Roger’s final blog post from last Thursday, The Case Against Acorns, reads very much like the final entry in a journal of someone who knows there may not be another. It’s like he was tying up some loose ends and signing off. He talks about, in life and death, not being able to take it with you. He talks about his former love, Norm, and the amazing gift Norm gave him upon his death that allowed Roger to travel and visit places in Europe either he’d never seen before or wanted to revisit. He cherished those moments and was glad he took the trips instead of saving or investing the money as so many of us are prone to do. Roger’s final words to us ring very true: “So please, please don’t spend all your time running around gathering acorns. Take some time to sit in the sun and enjoy them.”
There will never be another blog post.
There will never be another comment posted by Dorien Grey.
There will never be another Roger Margason.
But we have what he left behind for us. We have his books and we have his blog posts dating all the way back to 2007. These are his legacy. These are how people will know he lived among us. These are his gifts to us.
Please remember him.
Kristoffer Gair (who formerly wrote under the pseudonym Kage Alan) is the Detroit-based author of Honor Unbound, A Funny Thing Happened On The Way To My Sexual Orientation, Andy Stevenson Vs. The Lord Of The Loins, Gaylias: Operation Thunderspell, several short stories featured in anthologies (to be combined in a forthcoming book), the recently re-published novella Falling Awake, its sequel, Falling Awake II: Revenant and Falling Awake III: Requiem.
18 Responses to “In Memory of Roger Margason / Dorien Grey”
Eddie Lam says:
November 2, 2015 at 8:22 am
I am sorry for your lost 🙁 Beautiful written. Life is precious. Although I never met Roger before, he sounds like a positive guy with a right attitude. Sometimes it is interesting to see how friendship starts. And people around us make a big influence and you don’t even know. Although he is in leaving us to a better place, he will be missed. RIP Roger…
Katherine Trick says:
November 2, 2015 at 9:55 am
I think Roger would be very happy with this, your thoughts of him. I always wished I had the opportunity to just have a chance to sit in a park with him and have a chat. He had so much to say and was so interested and interesting. I loved seeing the world thru his eyes. I will miss him, too.
Brent Seth says:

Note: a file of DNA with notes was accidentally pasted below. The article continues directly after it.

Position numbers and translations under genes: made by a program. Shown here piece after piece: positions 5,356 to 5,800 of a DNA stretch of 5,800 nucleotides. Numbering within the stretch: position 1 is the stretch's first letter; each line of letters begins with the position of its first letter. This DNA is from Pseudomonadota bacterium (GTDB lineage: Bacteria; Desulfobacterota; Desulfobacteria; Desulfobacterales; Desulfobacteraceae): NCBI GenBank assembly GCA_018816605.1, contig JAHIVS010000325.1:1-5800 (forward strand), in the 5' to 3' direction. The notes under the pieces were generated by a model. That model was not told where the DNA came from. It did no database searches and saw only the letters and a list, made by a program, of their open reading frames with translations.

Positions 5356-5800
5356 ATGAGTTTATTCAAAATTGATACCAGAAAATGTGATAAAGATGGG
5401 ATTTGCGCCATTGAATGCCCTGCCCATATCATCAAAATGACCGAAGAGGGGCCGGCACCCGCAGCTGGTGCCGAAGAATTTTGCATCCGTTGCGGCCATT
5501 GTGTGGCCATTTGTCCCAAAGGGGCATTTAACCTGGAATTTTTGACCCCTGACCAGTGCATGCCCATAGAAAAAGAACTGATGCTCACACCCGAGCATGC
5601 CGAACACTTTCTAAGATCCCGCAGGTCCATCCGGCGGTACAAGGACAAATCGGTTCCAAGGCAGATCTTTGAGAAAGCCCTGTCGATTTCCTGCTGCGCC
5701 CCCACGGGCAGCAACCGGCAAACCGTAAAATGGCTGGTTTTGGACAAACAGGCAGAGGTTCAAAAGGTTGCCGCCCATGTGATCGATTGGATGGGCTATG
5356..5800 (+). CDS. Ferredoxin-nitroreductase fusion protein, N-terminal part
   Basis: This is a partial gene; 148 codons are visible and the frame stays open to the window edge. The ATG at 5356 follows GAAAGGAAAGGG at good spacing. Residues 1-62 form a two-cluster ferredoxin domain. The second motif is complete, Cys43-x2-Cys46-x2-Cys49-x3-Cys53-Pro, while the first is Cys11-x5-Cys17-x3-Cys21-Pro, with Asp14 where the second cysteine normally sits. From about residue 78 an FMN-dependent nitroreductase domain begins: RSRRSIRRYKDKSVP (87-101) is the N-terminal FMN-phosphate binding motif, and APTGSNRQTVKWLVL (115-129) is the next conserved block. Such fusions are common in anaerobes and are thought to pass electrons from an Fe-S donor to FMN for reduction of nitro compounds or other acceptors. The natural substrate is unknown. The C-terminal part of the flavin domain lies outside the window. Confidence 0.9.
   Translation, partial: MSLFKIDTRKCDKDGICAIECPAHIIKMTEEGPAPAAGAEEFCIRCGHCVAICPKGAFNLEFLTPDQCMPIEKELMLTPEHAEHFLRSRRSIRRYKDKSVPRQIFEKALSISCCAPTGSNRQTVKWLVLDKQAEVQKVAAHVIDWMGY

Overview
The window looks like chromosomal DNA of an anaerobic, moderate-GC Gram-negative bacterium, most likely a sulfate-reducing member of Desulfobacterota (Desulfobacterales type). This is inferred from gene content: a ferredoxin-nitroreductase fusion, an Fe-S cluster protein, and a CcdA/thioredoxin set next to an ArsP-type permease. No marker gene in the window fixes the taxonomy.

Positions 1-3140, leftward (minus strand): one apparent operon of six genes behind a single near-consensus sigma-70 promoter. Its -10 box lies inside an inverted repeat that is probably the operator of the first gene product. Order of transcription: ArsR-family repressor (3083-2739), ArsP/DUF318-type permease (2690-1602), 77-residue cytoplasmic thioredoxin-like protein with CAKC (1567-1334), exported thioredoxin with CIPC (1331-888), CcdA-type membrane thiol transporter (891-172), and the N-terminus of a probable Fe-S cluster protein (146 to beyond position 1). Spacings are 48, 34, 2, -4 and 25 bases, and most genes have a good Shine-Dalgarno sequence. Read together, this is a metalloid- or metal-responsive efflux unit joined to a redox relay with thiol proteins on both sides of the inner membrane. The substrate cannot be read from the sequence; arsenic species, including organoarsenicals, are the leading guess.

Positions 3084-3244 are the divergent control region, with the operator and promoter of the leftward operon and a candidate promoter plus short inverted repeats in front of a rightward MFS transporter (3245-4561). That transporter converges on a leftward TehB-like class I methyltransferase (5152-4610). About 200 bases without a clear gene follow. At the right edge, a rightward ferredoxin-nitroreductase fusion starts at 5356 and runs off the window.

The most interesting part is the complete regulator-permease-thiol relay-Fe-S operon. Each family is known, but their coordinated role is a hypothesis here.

November 2, 2015 at 10:42 am
So sorry for your loss. I never had the pleasure to meet him, but I have enjoyed some of his work. He made the world a little brighter while he was here, and really, what more could anyone ask?
Chie Minato says:
November 2, 2015 at 11:25 am
I have just read this and found it very beautifully written.
We all feel so sad about Dorien-san’s early departure.
I still cannot believe it to be honest.
Just like Dorien-san and Dick Hardesty, my Dad ( who passed away last year at the age of 62 ) also did not believe in heaven and hell. But then I remembered a little conversation made between Dick and Jonathan after Randy ( Jonathan’s friend ) died:
“No heaven ?”
“No heaven. No hell. Just nothing at all – infinity.”
“I think I believe in heaven.”
Taking Jonathan’s hand, he replies. “Then do.”
“And Randy is there.”
“Then Randy is there.”
So, I believe that if I could talk to Dorien-san in my dream and told him I believe in heaven, he would kindly say “Then do.” And if I added “And you are up there, reunited with your family.”, then I strongly believe he would say “Then I am up there, reunited with my family.”
Well, I hope he is.
PS. For some reason, I started rereading his Dick Hardesty Mysteries about a month ago and now I am halfway through The Popsicle Tree (#9). I am going to cherish this moment while rereading them.
PPS. Kris-san. Genki dashite ( Please cheer up ) after this sadness is not so fresh in your memory and start smiling again. Dorien-san would love to see you smile again, too… I think.
Patricia Logan says:
November 2, 2015 at 1:18 pm
I’m going to miss this man very much. I could always count on logging on to FB only to find him wondering where on earth he’d laid his keys (convinced that he was surrounded by poltergeists) or reading the spam email he’d received that morning. I also adored the photos he posted of a better time for him, when he was young and healthy. I know his health plagued him for many years and he said that frequently depressed him, especially the difficulty he had speaking.